Census Time Capsule delivered to the National Archives vaults today (Media Release)

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September 13, 2007
Census Time Capsule delivered to the National Archives vaults today

The Australian Bureau of Statistics (ABS) symbolically handed over the Census Time Capsule project into the secure custodianship of the National Archives of Australia in Canberra today.

The Director-General of the National Archives of Australia, Mr Ross Gibbs, said the National Archives played a valuable role in not only securely preserving Australia's history but also ensuring Australians had access to a national archival collection that assists them to understand their heritage and democracy.

"All this valuable data will be a rich lode of social history for our descendants 99 years from now," Mr Gibbs said.

"Archives is mindful of its important role in the secure custody of the records until that time and we are proud to take care of Australian memories."

The 2006 Census was only the second time that people could elect to have their personally-identified census information kept on microfilm by the National Archives of Australia and made publicly available in 99 years.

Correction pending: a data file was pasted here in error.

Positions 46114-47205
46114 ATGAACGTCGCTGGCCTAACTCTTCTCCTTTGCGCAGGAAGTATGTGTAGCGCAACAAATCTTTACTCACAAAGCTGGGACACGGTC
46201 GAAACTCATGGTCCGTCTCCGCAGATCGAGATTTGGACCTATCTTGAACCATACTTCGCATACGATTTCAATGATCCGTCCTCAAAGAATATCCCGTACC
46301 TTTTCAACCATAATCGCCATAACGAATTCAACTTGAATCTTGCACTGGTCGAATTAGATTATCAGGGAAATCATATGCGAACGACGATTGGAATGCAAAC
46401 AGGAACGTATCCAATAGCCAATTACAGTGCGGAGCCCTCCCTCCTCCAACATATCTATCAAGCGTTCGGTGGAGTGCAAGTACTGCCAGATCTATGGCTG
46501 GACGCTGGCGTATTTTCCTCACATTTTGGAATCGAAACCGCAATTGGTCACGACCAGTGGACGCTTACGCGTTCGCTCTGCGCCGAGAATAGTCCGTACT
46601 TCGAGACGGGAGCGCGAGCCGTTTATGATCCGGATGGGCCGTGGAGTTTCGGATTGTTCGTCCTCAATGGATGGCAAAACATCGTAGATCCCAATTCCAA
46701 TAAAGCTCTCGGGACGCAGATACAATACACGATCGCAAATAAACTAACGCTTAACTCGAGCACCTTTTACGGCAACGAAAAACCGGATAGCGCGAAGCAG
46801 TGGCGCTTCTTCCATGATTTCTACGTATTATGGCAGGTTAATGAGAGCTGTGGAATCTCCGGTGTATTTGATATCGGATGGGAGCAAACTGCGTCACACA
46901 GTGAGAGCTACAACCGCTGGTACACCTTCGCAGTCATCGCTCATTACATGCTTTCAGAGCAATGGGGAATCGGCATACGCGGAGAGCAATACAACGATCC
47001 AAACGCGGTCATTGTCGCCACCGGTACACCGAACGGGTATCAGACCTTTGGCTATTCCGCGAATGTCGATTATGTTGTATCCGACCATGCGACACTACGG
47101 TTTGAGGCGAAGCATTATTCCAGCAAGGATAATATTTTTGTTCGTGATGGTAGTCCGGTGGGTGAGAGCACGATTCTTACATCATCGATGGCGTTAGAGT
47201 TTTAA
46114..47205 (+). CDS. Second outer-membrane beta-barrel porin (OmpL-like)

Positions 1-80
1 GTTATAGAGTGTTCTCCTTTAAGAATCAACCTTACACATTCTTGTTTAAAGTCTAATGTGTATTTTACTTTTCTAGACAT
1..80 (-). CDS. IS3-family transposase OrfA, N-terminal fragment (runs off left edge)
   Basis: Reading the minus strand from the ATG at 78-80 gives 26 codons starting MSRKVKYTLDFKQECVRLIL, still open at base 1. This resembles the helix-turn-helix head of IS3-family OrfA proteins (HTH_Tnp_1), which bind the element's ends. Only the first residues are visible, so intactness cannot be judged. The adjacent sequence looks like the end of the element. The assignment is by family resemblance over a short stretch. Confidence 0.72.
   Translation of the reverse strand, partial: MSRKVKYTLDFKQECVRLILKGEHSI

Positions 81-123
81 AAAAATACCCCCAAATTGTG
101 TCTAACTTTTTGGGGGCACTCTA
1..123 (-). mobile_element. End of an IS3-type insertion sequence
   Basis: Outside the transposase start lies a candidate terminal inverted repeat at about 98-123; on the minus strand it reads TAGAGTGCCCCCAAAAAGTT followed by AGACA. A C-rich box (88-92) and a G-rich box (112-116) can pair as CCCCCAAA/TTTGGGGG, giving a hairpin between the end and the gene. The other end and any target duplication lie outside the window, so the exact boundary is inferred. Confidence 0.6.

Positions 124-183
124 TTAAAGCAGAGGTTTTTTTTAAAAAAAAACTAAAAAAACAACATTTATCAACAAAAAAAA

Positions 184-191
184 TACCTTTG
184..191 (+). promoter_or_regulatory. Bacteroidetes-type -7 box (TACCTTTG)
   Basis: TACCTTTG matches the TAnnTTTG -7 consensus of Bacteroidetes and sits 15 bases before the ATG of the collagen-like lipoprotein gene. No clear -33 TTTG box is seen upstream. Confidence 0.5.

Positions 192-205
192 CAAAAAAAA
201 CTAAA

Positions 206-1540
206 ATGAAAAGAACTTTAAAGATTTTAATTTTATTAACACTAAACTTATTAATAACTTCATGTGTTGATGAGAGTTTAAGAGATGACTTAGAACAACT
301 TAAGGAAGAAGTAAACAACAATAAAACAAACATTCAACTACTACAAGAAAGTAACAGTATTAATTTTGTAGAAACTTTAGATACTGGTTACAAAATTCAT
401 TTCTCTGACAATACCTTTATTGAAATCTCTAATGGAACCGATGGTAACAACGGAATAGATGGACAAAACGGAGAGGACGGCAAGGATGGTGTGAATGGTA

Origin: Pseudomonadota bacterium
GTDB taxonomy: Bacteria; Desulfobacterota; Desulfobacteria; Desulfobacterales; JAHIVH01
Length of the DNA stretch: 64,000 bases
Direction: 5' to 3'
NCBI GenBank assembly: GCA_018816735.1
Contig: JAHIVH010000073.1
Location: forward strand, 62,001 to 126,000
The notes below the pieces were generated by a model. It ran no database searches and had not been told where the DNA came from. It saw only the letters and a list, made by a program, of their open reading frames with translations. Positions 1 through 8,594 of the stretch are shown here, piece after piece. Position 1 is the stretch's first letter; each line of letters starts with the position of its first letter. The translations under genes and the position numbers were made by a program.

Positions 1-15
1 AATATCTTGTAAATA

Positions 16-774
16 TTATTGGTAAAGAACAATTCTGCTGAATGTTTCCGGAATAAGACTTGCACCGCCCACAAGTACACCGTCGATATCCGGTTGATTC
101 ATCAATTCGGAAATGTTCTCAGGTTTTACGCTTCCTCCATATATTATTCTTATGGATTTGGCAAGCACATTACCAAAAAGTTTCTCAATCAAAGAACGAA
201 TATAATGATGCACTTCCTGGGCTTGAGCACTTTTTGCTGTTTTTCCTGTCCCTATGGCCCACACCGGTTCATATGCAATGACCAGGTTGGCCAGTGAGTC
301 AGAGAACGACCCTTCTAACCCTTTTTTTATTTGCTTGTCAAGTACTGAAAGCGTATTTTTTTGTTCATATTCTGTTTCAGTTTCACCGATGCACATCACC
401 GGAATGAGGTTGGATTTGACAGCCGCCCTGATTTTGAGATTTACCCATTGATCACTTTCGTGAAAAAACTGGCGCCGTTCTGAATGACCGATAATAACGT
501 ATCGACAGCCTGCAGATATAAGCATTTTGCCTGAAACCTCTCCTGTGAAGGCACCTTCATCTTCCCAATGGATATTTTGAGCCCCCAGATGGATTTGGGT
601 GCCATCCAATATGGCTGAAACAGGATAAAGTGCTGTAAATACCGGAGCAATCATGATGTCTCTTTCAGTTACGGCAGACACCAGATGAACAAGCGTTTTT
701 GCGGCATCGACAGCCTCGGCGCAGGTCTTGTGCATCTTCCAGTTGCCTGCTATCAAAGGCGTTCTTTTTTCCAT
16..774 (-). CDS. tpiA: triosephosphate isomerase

More people chose to participate in the 2006 Census Time Capsule with 56.1% or 11,256,886 Australians (up 3.4% since the 2001 Census) requesting to have their name identified information stored by the National Archives.

People who used the Internet eCensus form were more likely to participate (67.4%) in the Census Time Capsule than those who filled out the paper census form (57.5%).

The Australian Statistician, Mr Brian Pink, said that both organisations had a proud history of maintaining the confidentiality of information.

"Maintaining the privacy and confidentiality of individual respondent data is a core value for all ABS staff and we have worked closely with the National Archives to ensure that confidentiality is maintained for every step of this operation," Mr Pink said.

"The ABS is in the final stages of data processing and as this is completed the ABS will destroy all the name-identified census information it holds, including the computer records and the paper forms. In fact, the paper forms have already been pulped for recycling."

The time capsule comprises microfilm copies of the census information provided by the people who chose to be included in the project. It is being securely stored by National Archives and will only be opened to the public in the year 2105.